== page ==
Chris Alexander

On Engineering

Automated Testing with Visual Studio

24th July, 2008

Yesterday at Huddle we had a very interesting presentation illustrating automated testing techniques available to the engineers for testing the site to make sure it works.

The first of these was the testing tool built in to Visual Studio. By using the web test feature it is a much simplified process to input test values into websites and check that the application is behaving as expected. This can range from anything to seeing if a submitted form returns the expected error message when an incorrect value is entered to ensuring that certain elements are present on a page in a certain state.

This is only so good, however. Visual Studio is unable to cope with situations such as an error message is dynamically made visible (e.g. With Javascript), as this error message exists on the page when there is no error, it is hidden and then made visible when an error occurs. When this situation occurs there is a very useful Firefox addon that can be used, called Selenium. This tool uses simple HTML markup tables to specify the tests (so it can be easily outputted from a program and configured there) and features plugins to enable C# integration (so you can use their classes to test from there) as well as many other things. This provides numerous advantages over the Visual Studio suite but once again has some limitations.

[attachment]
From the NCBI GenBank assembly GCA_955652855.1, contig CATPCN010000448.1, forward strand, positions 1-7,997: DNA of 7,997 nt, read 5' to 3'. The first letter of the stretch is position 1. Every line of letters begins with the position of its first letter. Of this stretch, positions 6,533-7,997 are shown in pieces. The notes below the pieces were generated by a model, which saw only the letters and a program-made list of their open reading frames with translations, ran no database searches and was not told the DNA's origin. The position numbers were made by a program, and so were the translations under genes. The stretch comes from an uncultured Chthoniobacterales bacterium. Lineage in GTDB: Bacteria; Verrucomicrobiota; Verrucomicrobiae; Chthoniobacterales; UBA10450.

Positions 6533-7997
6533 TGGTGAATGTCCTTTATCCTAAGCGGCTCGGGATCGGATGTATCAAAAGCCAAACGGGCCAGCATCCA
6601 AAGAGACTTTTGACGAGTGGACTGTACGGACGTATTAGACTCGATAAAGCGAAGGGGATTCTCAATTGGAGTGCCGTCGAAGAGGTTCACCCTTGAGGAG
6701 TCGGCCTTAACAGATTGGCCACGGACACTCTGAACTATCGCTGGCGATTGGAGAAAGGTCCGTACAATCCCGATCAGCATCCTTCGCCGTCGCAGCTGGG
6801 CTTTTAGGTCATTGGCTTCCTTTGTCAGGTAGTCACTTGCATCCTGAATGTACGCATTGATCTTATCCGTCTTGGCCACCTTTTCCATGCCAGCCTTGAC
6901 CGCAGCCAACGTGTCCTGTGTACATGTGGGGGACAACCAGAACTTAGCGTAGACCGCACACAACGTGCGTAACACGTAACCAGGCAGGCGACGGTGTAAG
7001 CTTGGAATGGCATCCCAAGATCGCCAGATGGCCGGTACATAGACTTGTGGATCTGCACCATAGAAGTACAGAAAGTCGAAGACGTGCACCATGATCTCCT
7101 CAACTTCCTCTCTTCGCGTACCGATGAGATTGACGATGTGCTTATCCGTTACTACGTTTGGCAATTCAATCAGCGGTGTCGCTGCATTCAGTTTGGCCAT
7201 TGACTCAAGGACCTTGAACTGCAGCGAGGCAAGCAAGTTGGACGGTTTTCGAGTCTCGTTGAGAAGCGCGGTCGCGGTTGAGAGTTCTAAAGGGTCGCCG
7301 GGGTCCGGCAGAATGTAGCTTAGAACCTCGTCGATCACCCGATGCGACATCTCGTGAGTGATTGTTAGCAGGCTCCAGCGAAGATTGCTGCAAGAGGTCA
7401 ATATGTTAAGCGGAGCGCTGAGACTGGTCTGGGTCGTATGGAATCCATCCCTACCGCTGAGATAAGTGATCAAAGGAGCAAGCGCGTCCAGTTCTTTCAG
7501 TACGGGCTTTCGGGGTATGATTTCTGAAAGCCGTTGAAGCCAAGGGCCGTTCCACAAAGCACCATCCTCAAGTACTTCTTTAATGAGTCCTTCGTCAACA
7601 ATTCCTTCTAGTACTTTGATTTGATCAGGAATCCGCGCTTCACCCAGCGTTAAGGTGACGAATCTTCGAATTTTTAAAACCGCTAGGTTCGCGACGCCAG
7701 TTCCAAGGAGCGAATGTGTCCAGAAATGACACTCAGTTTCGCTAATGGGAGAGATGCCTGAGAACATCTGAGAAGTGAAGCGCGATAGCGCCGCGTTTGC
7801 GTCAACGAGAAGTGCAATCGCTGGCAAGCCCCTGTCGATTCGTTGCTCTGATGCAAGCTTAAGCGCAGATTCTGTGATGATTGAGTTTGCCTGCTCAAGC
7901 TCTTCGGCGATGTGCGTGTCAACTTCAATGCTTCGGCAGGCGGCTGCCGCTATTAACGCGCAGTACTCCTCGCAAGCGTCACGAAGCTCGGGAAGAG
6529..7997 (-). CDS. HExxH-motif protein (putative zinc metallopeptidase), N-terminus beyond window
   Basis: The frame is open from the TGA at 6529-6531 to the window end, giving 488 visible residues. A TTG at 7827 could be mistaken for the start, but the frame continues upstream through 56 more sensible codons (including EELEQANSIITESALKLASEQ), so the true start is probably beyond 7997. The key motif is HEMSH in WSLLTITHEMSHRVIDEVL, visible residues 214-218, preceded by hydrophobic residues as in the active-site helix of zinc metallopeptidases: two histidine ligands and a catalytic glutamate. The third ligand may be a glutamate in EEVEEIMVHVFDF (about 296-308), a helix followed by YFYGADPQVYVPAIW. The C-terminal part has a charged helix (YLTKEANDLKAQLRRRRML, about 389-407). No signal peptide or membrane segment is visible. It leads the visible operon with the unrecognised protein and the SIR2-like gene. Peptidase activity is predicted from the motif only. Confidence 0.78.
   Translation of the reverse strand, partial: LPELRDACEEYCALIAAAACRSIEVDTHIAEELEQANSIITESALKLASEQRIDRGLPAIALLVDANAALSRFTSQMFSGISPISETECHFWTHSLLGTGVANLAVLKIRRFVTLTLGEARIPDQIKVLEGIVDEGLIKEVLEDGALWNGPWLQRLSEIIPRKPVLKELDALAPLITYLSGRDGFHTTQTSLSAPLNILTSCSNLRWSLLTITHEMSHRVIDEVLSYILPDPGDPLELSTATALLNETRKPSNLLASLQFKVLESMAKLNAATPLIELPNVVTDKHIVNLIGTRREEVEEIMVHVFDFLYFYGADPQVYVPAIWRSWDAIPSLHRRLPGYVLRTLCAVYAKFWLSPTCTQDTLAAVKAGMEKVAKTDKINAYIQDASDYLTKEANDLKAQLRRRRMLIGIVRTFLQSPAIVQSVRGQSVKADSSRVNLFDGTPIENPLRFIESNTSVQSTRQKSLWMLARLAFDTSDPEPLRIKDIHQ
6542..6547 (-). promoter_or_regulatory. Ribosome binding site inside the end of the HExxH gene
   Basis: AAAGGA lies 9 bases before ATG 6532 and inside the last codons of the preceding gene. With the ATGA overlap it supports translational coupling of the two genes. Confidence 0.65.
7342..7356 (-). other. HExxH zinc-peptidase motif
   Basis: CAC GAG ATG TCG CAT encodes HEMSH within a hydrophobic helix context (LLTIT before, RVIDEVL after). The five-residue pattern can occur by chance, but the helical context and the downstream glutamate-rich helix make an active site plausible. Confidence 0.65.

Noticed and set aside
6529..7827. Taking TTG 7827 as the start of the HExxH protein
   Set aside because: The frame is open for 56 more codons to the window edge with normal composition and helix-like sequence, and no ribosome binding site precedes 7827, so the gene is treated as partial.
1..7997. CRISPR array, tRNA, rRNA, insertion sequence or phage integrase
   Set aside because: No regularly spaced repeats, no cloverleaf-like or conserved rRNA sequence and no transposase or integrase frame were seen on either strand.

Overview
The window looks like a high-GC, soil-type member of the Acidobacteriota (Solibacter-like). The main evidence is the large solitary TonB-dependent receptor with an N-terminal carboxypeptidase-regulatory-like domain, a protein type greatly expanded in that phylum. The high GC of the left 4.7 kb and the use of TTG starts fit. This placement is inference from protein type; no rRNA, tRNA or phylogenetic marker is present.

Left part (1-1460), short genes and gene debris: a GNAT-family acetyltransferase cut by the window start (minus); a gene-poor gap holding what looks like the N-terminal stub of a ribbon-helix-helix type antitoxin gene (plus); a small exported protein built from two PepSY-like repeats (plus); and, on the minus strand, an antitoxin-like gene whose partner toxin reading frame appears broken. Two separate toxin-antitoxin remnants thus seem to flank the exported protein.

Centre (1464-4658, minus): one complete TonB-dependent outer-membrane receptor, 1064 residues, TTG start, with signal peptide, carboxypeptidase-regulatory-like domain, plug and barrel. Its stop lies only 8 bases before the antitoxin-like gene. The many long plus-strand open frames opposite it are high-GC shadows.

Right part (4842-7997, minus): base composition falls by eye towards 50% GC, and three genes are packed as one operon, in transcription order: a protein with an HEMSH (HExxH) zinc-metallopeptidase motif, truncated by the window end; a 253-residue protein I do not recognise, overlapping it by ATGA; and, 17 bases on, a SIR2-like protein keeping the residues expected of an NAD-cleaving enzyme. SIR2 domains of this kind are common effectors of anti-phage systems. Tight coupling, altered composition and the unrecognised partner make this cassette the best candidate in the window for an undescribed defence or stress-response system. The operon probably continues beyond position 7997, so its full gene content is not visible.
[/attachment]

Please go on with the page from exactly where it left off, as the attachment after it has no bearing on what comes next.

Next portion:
Coupled with tools such as Firebug for Firefox, we rapidly build up a test suite that can be used for one-off tests as well as scheduling advanced tests to drill down through the entire site and test to ensure any updates dont cause unexpected behaviour before release.